closer to home
the right to
the confidentiality, integrity
Anvil head of
research & techni-
Many organizations now view itinerary tracking as an absolute necessi- ty for travel risk man- agement, but to keep
their personnel safe, are companies opening themselves up to
potential data security risks? In
passing the General Data Protection Regulation in May, the
EU shined a light on responsible
data handling and forthcoming penalties to organizations
that don’t comply with the rules
within the next 12 months. With
that and a number of high-pro-file data hacks over the last 12
months and even U.K. travel association ABTA itself falling foul
of a cyberattack in March, data
security and the individual’s
right to privacy also have risen
on travel management agendas.
Of course, travelers themselves
play an important role in protecting
both personal and corporate data,
but companies and their suppliers
must look closer to home to ensure
data security, the right to privacy
and adherence to the confidentiality, integrity and availability triad—
or CIA—particularly when handling
data for travel risk management.
Adding Risk to TRM Integration
To keep their people safe, compa-
nies need to be able to obtain and
track the travel itineraries of their
personnel. But companies also need
to ensure that tracking systems do
not add unnecessary privacy or
security risks to the data supply
chain. Consider these questions:
• Where is the passenger name
record data coming from?
• Who owns this data, and could
they use it for other purposes?
• Is the data transferring through
other third parties or countries?
• What legal jurisdictions apply?
• If there were a data breach, how
and when would you be notified
and who would take ownership
of the resolution?
Impact of Aggregators
TRM firms collect their clients’
PNR data either by setting up
direct connections with global
distribution systems or by using
the services of third-party data
aggregators. The aggregator route
is cheaper, thanks to economy of
scale, though it comes with additional risks:
1. A Numbers Game—An aggregator represents an additional link to
the data supply chain. The longer
the chain, the weaker it becomes.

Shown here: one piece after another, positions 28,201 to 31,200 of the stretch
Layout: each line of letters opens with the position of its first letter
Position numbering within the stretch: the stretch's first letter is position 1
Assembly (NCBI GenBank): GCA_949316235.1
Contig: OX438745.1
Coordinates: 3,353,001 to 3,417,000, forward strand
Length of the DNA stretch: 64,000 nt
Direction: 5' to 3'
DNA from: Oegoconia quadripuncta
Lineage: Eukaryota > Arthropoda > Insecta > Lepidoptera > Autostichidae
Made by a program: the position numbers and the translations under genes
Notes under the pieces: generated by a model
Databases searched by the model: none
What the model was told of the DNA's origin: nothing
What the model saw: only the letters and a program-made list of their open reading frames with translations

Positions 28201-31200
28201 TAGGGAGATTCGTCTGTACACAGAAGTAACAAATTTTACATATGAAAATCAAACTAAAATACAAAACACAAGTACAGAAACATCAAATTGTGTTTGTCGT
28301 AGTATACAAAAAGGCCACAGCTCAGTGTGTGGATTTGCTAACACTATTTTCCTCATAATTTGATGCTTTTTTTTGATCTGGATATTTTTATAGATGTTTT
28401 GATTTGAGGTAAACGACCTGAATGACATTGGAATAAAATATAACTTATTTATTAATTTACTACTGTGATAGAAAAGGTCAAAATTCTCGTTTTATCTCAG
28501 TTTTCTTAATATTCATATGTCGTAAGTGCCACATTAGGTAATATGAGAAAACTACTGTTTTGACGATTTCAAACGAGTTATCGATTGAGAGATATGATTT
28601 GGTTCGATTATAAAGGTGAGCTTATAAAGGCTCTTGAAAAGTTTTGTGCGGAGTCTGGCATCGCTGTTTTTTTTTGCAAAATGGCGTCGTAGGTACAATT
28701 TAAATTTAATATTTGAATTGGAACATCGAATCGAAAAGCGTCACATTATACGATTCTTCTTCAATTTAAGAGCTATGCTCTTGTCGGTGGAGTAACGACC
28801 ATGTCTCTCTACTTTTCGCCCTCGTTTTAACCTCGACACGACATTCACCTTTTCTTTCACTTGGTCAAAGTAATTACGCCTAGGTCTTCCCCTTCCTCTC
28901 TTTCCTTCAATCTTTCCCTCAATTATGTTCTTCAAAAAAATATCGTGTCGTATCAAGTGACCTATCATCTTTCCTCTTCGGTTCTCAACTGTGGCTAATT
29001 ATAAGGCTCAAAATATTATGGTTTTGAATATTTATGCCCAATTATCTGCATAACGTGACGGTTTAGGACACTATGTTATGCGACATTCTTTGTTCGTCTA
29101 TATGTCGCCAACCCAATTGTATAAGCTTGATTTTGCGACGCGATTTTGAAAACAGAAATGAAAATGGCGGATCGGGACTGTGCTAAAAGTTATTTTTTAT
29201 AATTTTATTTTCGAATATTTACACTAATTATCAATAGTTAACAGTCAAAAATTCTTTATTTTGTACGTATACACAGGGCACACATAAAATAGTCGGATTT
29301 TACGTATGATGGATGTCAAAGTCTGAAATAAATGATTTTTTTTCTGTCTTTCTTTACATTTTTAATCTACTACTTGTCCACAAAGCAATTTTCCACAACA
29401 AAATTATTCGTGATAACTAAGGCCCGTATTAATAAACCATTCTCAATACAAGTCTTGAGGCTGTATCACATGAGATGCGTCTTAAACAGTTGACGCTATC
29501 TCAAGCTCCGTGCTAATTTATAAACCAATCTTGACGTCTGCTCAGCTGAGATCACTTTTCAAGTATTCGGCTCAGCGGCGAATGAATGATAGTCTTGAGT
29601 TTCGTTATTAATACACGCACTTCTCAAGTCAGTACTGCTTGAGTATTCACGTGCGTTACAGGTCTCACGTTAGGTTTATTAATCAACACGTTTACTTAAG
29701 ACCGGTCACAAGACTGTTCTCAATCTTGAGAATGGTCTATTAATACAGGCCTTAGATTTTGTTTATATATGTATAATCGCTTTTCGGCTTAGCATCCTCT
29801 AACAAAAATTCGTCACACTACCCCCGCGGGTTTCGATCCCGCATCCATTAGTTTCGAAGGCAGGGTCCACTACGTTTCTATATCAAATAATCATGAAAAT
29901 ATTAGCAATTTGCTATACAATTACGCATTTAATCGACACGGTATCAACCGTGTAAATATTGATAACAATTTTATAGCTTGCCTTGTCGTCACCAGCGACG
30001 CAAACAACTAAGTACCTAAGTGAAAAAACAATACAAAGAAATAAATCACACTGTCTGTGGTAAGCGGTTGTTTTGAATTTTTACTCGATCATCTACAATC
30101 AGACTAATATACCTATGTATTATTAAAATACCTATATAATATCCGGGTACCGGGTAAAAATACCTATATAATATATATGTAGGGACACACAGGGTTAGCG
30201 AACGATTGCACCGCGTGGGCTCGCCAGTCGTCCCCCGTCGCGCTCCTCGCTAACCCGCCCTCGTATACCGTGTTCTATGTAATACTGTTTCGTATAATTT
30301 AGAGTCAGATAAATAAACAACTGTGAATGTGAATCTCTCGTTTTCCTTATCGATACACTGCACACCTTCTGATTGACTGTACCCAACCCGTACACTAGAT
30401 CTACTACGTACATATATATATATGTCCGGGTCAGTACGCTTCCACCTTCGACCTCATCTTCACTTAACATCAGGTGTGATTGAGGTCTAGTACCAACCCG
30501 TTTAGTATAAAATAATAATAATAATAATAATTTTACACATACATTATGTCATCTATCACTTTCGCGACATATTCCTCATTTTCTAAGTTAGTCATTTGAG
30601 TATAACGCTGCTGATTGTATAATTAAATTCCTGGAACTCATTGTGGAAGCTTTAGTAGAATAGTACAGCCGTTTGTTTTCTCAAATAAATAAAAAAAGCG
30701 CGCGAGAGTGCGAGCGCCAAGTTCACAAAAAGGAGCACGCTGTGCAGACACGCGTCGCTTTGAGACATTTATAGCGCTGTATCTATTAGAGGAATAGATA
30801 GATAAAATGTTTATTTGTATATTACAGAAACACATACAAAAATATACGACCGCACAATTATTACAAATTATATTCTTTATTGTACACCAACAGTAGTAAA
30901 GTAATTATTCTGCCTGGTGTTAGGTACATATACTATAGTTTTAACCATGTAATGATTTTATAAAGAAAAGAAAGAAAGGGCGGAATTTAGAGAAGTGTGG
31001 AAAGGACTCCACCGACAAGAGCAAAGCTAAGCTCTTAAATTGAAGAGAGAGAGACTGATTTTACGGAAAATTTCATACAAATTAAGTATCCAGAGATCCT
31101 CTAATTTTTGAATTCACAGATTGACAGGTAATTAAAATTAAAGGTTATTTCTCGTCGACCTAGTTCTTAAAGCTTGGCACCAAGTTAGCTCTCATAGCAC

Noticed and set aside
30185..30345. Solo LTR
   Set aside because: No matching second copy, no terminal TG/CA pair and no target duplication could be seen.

As a general rule, the fewer attack
surfaces you have, the more robust
data security you have.
2. Who’s in Control?—An aggre-
gator in the supply chain means a
third party is receiving personally
identifiable data. That third party
could store it on servers in various
locations, introducing data res-
idency and legal jurisdiction is-
sues. Although official ownership
of the data always sits with the
original company, as does the ul-
timate liability, every addition to
the supply chain reduces the com-
pany’s direct control over its data.
3. Data Integrity—Data segregation is a critical requirement for
security within the social technical system. Even if a TRM firm
assures that it provides each of
its clients its own dedicated da-tabase to enable truly segregated
data and prevent data leakage
between clients, can the firm provide the same assurances about
any aggregators they use?
4. Recovery—GDSs can recover
from a disaster more quickly than
an aggregator can. U.S. government surveillance agencies use
metadata within the PNRs on
GDSs to help protect U.S. borders,
allowing them to identify suspects, enforce no-fly policies and
establish travel patterns. Because
of this, GDS systems are secure.
Should the unlikely happen, they
have extremely robust processes
in place to ensure confidentiality,
integrity and availability, far surpassing anything an aggregator
Any company implementing
TRM should review its own data
risk appetite and ask all potential
providers serious questions about
processes, data sources and the
data supply chain risk-mitigation
measures they have in place before contracting for services.
Has Data Security Risk
Undercut the Role of Third-
Party Aggregators in TRM?